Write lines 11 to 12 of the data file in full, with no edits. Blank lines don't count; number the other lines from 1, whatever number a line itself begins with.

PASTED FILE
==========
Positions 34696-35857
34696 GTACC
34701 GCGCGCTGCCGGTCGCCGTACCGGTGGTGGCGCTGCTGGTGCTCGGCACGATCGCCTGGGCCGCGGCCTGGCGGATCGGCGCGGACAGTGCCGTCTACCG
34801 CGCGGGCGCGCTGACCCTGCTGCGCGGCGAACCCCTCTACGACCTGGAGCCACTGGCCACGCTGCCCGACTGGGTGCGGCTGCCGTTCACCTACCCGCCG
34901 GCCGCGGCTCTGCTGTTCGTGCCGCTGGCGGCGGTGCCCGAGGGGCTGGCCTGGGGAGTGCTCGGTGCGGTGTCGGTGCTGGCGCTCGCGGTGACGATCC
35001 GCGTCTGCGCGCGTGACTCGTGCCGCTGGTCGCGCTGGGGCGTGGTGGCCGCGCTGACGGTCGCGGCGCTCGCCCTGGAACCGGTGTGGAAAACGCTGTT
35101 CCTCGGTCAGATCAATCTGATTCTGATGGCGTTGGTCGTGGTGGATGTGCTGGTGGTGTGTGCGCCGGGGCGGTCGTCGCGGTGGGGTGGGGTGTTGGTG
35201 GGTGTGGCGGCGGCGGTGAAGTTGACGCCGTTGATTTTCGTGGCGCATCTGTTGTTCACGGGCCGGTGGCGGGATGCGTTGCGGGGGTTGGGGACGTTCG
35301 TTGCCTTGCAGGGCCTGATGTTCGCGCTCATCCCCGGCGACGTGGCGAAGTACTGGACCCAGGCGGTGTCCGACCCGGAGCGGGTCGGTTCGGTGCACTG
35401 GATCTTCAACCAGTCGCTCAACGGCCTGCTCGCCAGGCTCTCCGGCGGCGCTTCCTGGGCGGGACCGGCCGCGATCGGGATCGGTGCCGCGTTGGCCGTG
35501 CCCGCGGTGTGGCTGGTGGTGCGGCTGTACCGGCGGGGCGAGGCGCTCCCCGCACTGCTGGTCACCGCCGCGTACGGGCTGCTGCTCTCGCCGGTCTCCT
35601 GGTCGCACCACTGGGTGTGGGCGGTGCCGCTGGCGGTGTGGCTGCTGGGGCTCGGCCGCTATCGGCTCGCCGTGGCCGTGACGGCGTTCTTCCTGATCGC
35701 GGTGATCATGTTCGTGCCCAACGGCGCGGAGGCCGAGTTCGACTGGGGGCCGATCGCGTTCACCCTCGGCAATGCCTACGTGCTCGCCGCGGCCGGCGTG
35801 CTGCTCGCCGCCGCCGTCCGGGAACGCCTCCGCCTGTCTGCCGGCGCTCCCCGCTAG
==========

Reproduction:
35501 CCCGCGGTGTGGCTGGTGGTGCGGCTGTACCGGCGGGGCGAGGCGCTCCCCGCACTGCTGGTCACCGCCGCGTACGGGCTGCTGCTCTCGCCGGTCTCCT
35601 GGTCGCACCACTGGGTGTGGGCGGTGCCGCTGGCGGTGTGGCTGCTGGGGCTCGGCCGCTATCGGCTCGCCGTGGCCGTGACGGCGTTCTTCCTGATCGC